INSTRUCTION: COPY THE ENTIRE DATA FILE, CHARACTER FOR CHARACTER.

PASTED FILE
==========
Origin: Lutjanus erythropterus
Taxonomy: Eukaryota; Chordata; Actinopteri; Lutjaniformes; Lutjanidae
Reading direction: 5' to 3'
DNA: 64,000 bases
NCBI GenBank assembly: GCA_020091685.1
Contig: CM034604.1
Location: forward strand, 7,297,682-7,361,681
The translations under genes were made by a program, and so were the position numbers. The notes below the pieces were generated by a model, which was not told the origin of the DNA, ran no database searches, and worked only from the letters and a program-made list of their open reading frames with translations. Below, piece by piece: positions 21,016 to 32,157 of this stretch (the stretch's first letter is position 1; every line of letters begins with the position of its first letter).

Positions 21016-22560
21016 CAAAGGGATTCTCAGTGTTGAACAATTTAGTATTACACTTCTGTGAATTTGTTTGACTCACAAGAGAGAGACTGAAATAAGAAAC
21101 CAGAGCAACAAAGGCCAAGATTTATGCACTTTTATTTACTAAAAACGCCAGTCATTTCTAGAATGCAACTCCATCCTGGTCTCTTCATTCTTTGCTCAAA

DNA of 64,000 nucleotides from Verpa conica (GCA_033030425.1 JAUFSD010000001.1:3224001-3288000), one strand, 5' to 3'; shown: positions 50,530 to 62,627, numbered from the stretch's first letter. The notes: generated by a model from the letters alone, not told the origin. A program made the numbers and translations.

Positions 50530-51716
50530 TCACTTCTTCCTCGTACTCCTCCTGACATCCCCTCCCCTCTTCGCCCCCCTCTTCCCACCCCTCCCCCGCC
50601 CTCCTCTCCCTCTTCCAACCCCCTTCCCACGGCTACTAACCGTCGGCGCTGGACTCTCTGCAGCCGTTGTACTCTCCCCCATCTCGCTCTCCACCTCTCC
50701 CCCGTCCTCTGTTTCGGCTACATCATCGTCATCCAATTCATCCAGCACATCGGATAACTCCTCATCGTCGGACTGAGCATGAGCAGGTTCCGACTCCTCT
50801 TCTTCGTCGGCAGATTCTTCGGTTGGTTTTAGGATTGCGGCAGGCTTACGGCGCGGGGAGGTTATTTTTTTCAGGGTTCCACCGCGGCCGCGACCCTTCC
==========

Origin: Lutjanus erythropterus
Taxonomy: Eukaryota; Chordata; Actinopteri; Lutjaniformes; Lutjanidae
Reading direction: 5' to 3'
DNA: 64,000 bases
NCBI GenBank assembly: GCA_020091685.1
Contig: CM034604.1
Location: forward strand, 7,297,682-7,361,681
The translations under genes were made by a program, and so were the position numbers. The notes below the pieces were generated by a model, which was not told the origin of the DNA, ran no database searches, and worked only from the letters and a program-made list of their open reading frames with translations. Below, piece by piece: positions 21,016 to 32,157 of this stretch (the stretch's first letter is position 1; every line of letters begins with the position of its first letter).

Positions 21016-22560
21016 CAAAGGGATTCTCAGTGTTGAACAATTTAGTATTACACTTCTGTGAATTTGTTTGACTCACAAGAGAGAGACTGAAATAAGAAAC
21101 CAGAGCAACAAAGGCCAAGATTTATGCACTTTTATTTACTAAAAACGCCAGTCATTTCTAGAATGCAACTCCATCCTGGTCTCTTCATTCTTTGCTCAAA

DNA of 64,000 nucleotides from Verpa conica (GCA_033030425.1 JAUFSD010000001.1:3224001-3288000), one strand, 5' to 3'; shown: positions 50,530 to 62,627, numbered from the stretch's first letter. The notes: generated by a model from the letters alone, not told the origin. A program made the numbers and translations.

Positions 50530-51716
50530 TCACTTCTTCCTCGTACTCCTCCTGACATCCCCTCCCCTCTTCGCCCCCCTCTTCCCACCCCTCCCCCGCC
50601 CTCCTCTCCCTCTTCCAACCCCCTTCCCACGGCTACTAACCGTCGGCGCTGGACTCTCTGCAGCCGTTGTACTCTCCCCCATCTCGCTCTCCACCTCTCC
50701 CCCGTCCTCTGTTTCGGCTACATCATCGTCATCCAATTCATCCAGCACATCGGATAACTCCTCATCGTCGGACTGAGCATGAGCAGGTTCCGACTCCTCT
50801 TCTTCGTCGGCAGATTCTTCGGTTGGTTTTAGGATTGCGGCAGGCTTACGGCGCGGGGAGGTTATTTTTTTCAGGGTTCCACCGCGGCCGCGACCCTTCC